I'm trying to get into more of a routine for cooking at home. In particular, I'm trying to cook some basics once a week: a few pounds of potatoes, a dozen eggs, some chicken breasts, and one or two recipes with about four servings each which will last me multiple meals. Today I bought ingredients for vichyssoise and "unstuffed cabbage." That, plus a family size bag of a salad mix, will constitute most of my meals for the week. A summer favorite for breaksfast has become either a salad (the salad I am eating most this summer I call my "patriotic salad," with arugala, blueberries, fermented beets, a touch of goat cheese, some sliced almonds, and a fruit flavored vinegar for a dressing) or a "salad smoothie"/homemade v8 with spinach, tomatoes, cucumbers, a red pepper, a bit of red onion, fermented beets (I love those!), maybe some celery juice or else a cup of water to make the veggies mix. I'm doing pretty well on the weekly cooking now, when work is relatively light; will have to figure a way to prepare some freezer meals over the holidays to have some "dump and go" things on hand for tax season.

July Net Worth update and some thoughts re retirement

July 31st, 2019 at 07:19 pm

Assets are up 1.2% this month My investments are actually about $250 lower because I took some money to pay down some of the veterinary debt accrued in June. Other than the account I drew from, my investments are up modestly. Where I saw a big increase was in my home value (based on Zillow), up 6.4%. I believe it since I've been keeping an eye out on homes for sale in my neighborhood and they are selling pretty quickly.

Debt is down 5.5%. I paid off some of the kitty debt plus I threw an extra hundred at the mortgage to get it down to an even number (53k). That means I should have it to 51k by the end of the year. My goal is to have it paid off by December 2025, and as long as I am working, that feels do-able. Then I'll be able to take those payments and use them to build up a cash bucket before I retire.

My current thinking is that I might go down to 80% (4 days a week) time after the mortgage is paid off (at about age 65, the end of 2025), then down to 60% time at age 68 and retire at 70--but of course this depends on how my retirement savings have done and what my health is like and of course on my work circumstances. Both my parents and my maternal grandfather retired at 70, so it seems like a reasonable target to shoot for. I love what I do and where I am currently doing it, but after a rough career transition, I am always aware of how quickly circumstances can change, and if I were in a different job, I might want to leave employment more quickly.

I've always (well, for the past 15 years) thought that even after I retired, I would still work tax season to bring in extra cash. It's one of the reasons I chose tax accounting for my career change. When I was working at H & R Block my first tax season as a preparer, about half of the tax staff were retirees (a lot of retired schoolteachers) and there were several in their 70s--even one in his 80s!

July updates

July 21st, 2019 at 04:24 pm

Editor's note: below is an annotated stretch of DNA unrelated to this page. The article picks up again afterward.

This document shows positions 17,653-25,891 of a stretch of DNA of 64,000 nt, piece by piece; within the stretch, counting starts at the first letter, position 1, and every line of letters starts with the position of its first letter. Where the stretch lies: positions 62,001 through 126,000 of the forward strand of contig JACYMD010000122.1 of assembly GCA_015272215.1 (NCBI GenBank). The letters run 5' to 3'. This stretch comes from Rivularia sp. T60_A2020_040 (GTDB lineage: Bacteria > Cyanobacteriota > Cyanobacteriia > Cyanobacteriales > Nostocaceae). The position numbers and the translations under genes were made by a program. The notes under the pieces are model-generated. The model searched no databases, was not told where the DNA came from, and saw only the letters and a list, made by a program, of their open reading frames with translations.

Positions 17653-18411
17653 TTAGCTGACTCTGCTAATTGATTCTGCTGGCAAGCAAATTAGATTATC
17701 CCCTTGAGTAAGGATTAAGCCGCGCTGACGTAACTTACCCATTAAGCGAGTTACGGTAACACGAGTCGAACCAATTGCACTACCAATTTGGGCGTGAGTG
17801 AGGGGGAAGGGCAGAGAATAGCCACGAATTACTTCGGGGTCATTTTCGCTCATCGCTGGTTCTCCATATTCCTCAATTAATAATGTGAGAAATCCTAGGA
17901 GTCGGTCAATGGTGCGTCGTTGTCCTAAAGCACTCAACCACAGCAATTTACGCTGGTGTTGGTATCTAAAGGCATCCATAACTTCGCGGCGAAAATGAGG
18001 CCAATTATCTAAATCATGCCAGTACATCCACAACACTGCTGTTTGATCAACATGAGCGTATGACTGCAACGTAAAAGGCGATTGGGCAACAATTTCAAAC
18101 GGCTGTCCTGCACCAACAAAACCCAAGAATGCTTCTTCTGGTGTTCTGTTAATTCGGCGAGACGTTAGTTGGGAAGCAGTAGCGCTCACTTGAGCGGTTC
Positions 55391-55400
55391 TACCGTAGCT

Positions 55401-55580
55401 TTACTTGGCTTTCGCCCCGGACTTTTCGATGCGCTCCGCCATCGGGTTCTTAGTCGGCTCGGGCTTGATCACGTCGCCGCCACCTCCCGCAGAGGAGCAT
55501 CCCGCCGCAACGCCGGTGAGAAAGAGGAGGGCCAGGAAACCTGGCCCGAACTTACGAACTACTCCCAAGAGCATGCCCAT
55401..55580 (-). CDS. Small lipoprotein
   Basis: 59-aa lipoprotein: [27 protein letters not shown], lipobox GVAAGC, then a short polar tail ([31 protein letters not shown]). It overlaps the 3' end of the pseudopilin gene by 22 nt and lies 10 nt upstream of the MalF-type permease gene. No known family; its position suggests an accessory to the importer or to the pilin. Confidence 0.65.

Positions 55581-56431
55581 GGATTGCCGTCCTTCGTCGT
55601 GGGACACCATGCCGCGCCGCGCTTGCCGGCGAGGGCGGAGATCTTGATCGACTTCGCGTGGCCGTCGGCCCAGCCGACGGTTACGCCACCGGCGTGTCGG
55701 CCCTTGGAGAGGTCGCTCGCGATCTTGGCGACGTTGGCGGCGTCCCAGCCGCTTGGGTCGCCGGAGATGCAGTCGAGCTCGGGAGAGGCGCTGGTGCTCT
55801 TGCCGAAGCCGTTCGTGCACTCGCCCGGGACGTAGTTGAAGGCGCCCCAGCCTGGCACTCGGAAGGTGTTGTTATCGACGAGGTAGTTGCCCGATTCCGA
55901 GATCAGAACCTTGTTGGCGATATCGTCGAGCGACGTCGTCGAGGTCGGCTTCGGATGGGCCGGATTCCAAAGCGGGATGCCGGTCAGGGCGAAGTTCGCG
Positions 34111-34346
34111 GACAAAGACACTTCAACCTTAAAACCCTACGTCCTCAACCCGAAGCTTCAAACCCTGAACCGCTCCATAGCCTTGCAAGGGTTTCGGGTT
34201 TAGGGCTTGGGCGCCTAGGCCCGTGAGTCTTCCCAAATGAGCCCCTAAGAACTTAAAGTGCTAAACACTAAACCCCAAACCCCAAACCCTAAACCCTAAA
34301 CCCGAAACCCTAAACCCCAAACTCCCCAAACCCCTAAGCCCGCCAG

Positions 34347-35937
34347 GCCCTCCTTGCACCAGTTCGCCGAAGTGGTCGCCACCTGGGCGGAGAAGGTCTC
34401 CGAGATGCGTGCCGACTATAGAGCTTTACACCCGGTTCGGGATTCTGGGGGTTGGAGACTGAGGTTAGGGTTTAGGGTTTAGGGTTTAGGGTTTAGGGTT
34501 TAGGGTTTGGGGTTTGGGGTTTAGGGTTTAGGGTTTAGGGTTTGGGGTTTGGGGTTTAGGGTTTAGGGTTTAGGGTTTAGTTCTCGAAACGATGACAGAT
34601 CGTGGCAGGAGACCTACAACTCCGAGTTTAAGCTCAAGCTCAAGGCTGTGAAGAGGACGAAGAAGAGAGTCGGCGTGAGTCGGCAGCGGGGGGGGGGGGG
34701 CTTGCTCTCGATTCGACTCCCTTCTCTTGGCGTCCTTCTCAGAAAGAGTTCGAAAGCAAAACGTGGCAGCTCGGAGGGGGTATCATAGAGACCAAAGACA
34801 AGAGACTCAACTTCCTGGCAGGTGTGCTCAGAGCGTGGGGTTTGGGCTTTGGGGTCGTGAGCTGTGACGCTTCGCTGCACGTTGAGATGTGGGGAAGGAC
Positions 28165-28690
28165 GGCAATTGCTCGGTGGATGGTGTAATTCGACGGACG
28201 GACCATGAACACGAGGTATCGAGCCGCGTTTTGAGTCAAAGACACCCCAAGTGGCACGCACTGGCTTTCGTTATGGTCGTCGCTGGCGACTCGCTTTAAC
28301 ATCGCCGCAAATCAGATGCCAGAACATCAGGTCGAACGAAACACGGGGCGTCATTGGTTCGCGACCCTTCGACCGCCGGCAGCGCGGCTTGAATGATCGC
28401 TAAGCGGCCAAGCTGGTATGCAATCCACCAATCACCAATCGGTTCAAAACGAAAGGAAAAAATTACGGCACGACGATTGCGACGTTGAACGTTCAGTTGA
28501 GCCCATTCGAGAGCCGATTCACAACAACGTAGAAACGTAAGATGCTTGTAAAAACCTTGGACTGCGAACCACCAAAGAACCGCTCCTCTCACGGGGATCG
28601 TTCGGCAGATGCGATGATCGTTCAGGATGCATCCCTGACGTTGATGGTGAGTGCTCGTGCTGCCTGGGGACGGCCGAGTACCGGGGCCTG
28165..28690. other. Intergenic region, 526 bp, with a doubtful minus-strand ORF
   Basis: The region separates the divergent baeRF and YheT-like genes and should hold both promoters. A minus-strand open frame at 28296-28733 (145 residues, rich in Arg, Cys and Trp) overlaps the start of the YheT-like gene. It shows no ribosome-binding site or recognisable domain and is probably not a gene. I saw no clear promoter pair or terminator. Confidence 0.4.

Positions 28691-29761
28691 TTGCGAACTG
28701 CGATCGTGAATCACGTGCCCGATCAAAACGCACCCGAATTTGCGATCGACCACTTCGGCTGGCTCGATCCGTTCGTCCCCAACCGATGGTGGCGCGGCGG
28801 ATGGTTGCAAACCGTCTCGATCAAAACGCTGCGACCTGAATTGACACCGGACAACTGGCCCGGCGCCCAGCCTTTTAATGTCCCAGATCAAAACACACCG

1. Sick kitty is still doing well. She goes back for another round of follow-up tests on Thursday, which hopefully will confirm my subjective perception.
2. Because the markets have been doing well, I took some cash from an investment account to pay off about 2/3s of the debt I incurred from kitty's diagnosis and stay in the hospital. In terms of debt, I'm basically back to where I was in April, down about $7,500 from year-end.
3. Also because the markets are doing well, my assets reached a new high mid-week (down a bit at week's end, along with the market).
4. I've been walking most mornings--like Fern/Patient Saver, I've been striving for 10k a day and have made it more often than not despite July's heat by going out first thing in the morning. Kitty needs a pill that needs to be followed by at least an hour to absorb it, so I give her the pill and leave for a 45-minute walk.
5. Work has been pretty busy, although I was able to manage a one-week staycation the week that Independence Day fell in. This week is busy, then I have a couple of weeks to catch up and prep ahead, and then by late August I'm busy again.
6. I have two out-of-town friends coming for visits and possibly a third in late July/early August.
7. I'm behind in my CFP coursework--I really need to put in a push to finish the current course by mid-August.
8. I went on a shoe-buying spree today. With all the walking, I've been feeling like my shoes have lost their spring and support, and a check on Amazon indicated that I bought my current shoes 4 years ago, so I went and bought two replacement pair at a buy-one -get-one-for-half sale, plus I replaced my Birkenstocks (which are over 5 years old) and bought a summer weight pair of work shoes for $30. A lot of shoes, but they'll last me a while! Total for four pair was just over $200.
9. I've actually begun to make some slow progress decluttering. The basement fiasco back in May got me started, and I've followed up by beginning to clear out some other cluttered areas. Cleared out the medicine cabinet and bathroom shelves over the past couple of weeks, and the spoon/tool drawer in the kitchen another week. And the dining room table is clear, for once--trying to maintain it that way until my August visitor arrives--at least.
10. I had another thyroid ultrasound, a 6 month follow-up. The nodule is slightly smaller and the doctor was ok with my plan to continue with imaging studies every 6 months for the next year or two, since (a) more likely than not that it is not cancerous, and (b) even if it is, it is a slow-growing cancer that is highly treatable. If it doesn't shrink, I suppose I will have it out eventually, but at least I feel ok about pushing the surgery out until I am in my 60s, and this gives me further incentive to take the best care of myself.